I have given that some thought. Probably because I have friends there.
Having friends there changes your perspective. It removes abstraction, makes things concrete.
There is really only one thing I know for certain about China and its government. That is, it's complicated.
There are lots of moving parts. There are tensions between the highly-industrial coast and the less-developed interior. There are tensions between the forces of order and capitalism.
There is also one inescapable economic fact underlying all of this. China is on a collision course with a hard reality we have only begun to face ourselves. That is, a need for balance.
In our case, it's a balance between debt and the ability to pay. In their case, it's a more basic balance between consumption and production.
While we've been building a debt mountain China has been building an unsustainable surplus. It must slow its total growth, and turn inward, in order to maintain stability.
We accomplished this through the 20th century. In the 1890s we were much like China is now, a fast-growing industrial powerhouse that was resisting calls from our people to share the wealth.
It took two wars and a Depression before we got the message. Today's complex, high-tech, middle-class society is a monument to our success, a model that has spread throughout the industrial world.
China, in other words, is still stuck on 1898. Its challenge is to get from its industrial present to a post-industrial future without collapsing.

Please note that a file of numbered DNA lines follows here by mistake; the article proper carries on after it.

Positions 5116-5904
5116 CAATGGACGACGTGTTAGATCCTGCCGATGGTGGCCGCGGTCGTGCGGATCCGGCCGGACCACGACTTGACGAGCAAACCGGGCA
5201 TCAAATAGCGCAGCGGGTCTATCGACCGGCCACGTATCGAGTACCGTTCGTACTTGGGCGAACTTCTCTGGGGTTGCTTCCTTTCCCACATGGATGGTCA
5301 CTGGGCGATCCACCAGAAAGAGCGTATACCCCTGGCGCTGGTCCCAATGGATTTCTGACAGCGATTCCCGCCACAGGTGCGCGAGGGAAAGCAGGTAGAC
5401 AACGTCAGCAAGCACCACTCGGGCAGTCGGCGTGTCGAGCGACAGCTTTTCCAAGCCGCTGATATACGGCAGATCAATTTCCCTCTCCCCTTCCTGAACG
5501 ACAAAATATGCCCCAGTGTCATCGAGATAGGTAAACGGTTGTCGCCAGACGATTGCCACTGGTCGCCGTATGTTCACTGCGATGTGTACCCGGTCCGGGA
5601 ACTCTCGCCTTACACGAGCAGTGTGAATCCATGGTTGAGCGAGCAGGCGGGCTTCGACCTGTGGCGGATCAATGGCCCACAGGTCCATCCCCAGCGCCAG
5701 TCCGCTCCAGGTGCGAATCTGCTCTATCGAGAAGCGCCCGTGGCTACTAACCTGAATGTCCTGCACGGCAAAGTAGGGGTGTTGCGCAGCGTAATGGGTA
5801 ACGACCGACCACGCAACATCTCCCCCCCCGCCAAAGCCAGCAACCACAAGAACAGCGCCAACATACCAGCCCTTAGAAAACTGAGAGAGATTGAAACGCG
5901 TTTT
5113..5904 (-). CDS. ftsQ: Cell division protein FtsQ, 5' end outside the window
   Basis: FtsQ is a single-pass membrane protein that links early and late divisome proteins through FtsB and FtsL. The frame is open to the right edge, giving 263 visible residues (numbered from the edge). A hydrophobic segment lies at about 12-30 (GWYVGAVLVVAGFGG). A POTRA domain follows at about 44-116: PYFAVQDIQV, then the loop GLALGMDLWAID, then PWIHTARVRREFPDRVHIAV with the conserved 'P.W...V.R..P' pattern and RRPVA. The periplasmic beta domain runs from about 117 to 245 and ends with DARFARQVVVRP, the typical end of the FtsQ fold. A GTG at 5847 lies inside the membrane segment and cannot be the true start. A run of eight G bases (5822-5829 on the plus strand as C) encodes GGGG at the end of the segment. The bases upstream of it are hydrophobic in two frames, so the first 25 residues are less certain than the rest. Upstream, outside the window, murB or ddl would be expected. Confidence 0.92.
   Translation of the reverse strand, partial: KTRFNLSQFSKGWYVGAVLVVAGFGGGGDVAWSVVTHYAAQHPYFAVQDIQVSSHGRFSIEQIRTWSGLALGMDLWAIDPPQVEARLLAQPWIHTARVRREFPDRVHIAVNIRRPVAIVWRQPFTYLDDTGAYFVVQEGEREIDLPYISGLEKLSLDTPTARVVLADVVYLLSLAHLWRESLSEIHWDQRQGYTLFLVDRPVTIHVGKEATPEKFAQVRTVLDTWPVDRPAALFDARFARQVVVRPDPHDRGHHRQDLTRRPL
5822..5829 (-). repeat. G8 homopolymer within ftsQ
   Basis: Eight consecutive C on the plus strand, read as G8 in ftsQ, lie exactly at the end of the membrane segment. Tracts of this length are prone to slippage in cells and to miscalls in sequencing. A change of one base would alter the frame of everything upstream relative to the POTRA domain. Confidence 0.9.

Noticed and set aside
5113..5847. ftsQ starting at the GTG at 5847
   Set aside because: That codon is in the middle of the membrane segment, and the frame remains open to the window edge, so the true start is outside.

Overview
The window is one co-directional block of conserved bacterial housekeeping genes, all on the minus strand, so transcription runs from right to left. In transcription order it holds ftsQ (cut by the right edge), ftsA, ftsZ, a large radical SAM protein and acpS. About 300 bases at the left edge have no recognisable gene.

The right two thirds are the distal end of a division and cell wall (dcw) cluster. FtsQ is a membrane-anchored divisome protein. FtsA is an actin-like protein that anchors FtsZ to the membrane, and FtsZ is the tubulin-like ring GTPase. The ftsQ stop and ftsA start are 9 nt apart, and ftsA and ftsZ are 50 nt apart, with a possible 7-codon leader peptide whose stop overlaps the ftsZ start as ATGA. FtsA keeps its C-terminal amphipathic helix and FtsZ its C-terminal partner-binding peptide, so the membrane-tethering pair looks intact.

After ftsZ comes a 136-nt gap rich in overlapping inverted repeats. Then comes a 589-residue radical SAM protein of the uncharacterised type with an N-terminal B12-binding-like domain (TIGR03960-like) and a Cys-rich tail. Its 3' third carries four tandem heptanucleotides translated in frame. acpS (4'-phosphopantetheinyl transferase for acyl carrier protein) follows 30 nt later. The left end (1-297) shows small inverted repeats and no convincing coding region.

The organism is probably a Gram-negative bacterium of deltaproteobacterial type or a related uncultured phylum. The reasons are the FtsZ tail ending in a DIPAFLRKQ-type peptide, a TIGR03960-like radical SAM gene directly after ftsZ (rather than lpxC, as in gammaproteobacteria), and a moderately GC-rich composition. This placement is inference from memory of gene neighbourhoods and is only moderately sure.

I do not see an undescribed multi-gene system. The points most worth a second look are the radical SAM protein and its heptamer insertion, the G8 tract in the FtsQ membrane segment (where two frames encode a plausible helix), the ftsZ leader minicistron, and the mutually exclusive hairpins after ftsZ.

In this struggle the Web is our great weapon. Because the Web is not just computers and text and applications. It's not Google.
It's the minds behind every screen, and the power of those minds to self-organize freely, to produce change organically, from the bottom up. Our system is able to do this from everywhere, so that our culture rises out of the streets, absorbs the tastes of every immigrant, and adapts to rapid change.
(To the right, Sir Tim Berners-Lee, whose graduate paper became the architecture of today's Web.)
China's does not adapt well. Many of its researchers and businesspeople feel as free as their American counterparts, but they're not. And they're reminded of this every day, with every 404 error, of how opaque their society is.
Chinese people accept this opacity as the price of stability. But the price is high, and it's borne by everyone, whether they are even aware of it or not.
Rather than confronting China about this, or lecturing them, I think it's most important right now that we set a good example for them. That's not easy. We have our own problems. Our society is both complex and polarized.
But the best way we can help China through its troubles is to be more transparent about our own, to work harder at getting along among ourselves, and to demonstrate that change, while slow and difficult, is worth the pain.
Open source is a great example of this. Chinese businesses see software as an input. Open source makes clear it's more than an input. It's a process. Sharing the development load makes solutions easier to implement. Companies and individuals must cooperate in open source to make progress.
Open source is, of course, a product of the Internet, but also of the academic models and scientific methods which built the Web. Open access to all the Internet, the open availability of all knowledge, is something scientists and academics take for granted. Collaboration is in their DNA.
This is what we can offer China. It's a gift, albeit a loaded one, because there is a certain amount of chaos within it, chaos Chinese fear the way Germans do inflation, the way Japanese do radiation, the way we do communism or fascism or Islamofascism. Inside that mirror of the screen there are no secrets, and that's scary, still.
But that's the light China is moving slowly toward, and if they have a friend on that journey, a competitive and true friend who will speak truth to power, they have a better chance of getting through it.